Chief Justice John Roberts complained five years ago, in the Obergefell marriage case, of some of his colleagues’ “extravagant conception of judicial supremacy.” To understand how such a conception has come to grip the judicial mind, studies of some of the Supreme Court’s most notable cases make for instructive reading.
This week’s decision in the Prop 8 case is a desperate appeal to Justice Kennedy, and the latest assault of judicial supremacy.
For ten years, Public Discourse has drawn on the insights of academics and scholars, political and legal advocates, and men and women of letters to offer the reading public thought-provoking reflections on the timeliest issues and the most timeless dilemmas of our public life.
Same-sex parenting advocates are calling on states’ rights to define the legal relationship between parent and child. What they seek is the power to write the record of a child’s origins and to determine a fundamental aspect of a child’s identity.
Any scholar or commentator who truly worries about the prospect of fascism or nationalist tyranny should favor the restoration of a more robust American federalism, with more powers exercised by the states and fewer powers assigned to the national government.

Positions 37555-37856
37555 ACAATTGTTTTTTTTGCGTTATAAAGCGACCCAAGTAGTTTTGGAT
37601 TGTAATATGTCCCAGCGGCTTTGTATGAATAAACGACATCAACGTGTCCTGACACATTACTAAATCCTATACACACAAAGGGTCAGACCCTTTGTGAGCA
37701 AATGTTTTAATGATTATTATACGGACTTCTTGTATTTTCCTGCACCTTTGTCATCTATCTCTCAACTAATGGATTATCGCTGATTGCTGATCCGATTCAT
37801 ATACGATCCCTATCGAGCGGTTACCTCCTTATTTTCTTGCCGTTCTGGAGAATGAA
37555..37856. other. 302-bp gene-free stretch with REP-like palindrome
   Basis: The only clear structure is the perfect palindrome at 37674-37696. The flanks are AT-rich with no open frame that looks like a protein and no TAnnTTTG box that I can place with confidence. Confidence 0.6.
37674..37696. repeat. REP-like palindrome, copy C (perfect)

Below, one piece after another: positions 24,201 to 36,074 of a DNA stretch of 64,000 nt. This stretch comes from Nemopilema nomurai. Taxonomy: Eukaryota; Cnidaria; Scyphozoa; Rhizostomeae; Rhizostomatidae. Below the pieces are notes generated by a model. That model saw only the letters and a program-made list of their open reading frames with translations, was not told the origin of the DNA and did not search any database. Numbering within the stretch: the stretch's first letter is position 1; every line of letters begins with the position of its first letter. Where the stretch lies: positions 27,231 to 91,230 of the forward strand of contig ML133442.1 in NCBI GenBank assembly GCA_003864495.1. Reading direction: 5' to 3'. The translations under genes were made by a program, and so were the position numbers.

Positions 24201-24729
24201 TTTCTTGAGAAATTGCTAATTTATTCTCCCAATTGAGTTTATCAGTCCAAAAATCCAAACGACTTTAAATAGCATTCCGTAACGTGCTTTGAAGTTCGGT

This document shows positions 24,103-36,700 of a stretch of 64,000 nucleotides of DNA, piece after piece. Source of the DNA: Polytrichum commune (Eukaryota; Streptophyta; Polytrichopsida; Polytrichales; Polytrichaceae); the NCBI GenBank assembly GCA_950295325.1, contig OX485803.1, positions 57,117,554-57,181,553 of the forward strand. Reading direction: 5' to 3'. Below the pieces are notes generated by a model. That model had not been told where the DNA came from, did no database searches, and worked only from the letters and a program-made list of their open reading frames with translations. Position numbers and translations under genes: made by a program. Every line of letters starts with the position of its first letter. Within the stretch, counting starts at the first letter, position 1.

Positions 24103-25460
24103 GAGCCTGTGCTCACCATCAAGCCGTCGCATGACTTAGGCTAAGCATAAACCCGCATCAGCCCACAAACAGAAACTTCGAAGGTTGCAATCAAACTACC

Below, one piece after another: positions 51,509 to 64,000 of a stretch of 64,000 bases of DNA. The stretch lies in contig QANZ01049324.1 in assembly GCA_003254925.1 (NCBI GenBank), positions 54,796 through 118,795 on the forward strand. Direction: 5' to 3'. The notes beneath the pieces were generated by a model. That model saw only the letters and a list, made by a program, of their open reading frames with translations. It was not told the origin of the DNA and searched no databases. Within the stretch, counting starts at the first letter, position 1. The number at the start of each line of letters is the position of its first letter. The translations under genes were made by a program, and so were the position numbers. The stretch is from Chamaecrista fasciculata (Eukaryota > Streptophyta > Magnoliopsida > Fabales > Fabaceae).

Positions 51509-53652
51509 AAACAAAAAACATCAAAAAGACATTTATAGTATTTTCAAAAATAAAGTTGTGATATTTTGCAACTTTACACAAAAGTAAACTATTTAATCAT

Justice Antonin Scalia, an originalist, famously held that the Constitution neither permits nor prohibits abortion. On the contrary, unborn babies are “persons” within the original public meaning of the Fourteenth Amendment, and they are consequently owed due process and equal protection on constitutional grounds.
The framers deliberately gave the president independence, unity, and vast powers. This is only a problem if the office is badly filled.
Whenever a Republican president nominates a judge to the Supreme Court, progressives muse loudly about the importance of stare decisis, the principle governing the law of precedents. All they are worried about is the overturning of Roe v. Wade. In fact, stare decisis does not demand blind adherence to poorly reasoned rulings in the mold of Roe.
There comes a time where gross disregard for human life and for our constitutional order should stir us from docile obedience and impel us to resistance.
Seeing in our contemporary politics the revival of Douglas Democracy in all its anxieties about freedom—and seeing it make such headway in Lincoln’s political party—is disheartening in the extreme. The imperative of learning from Lincoln, as Allen Guelzo’s work brings him to us, has never been stronger.
With the death of Antonin Gregory Scalia the nation has lost one of its greatest jurists and a man who embodied the principle of fidelity to the Constitution.
As a legal opinion, Obergefell is an utter failure, relying as it does on a tenuous and historically ungrounded jurisprudence of “dignity.” The debate over same-sex marriage is not over. A constitutional ruling so shoddily reasoned, so completely and easily dismantled by the dissents, must paper over a cause that cannot ultimately win in an open debate.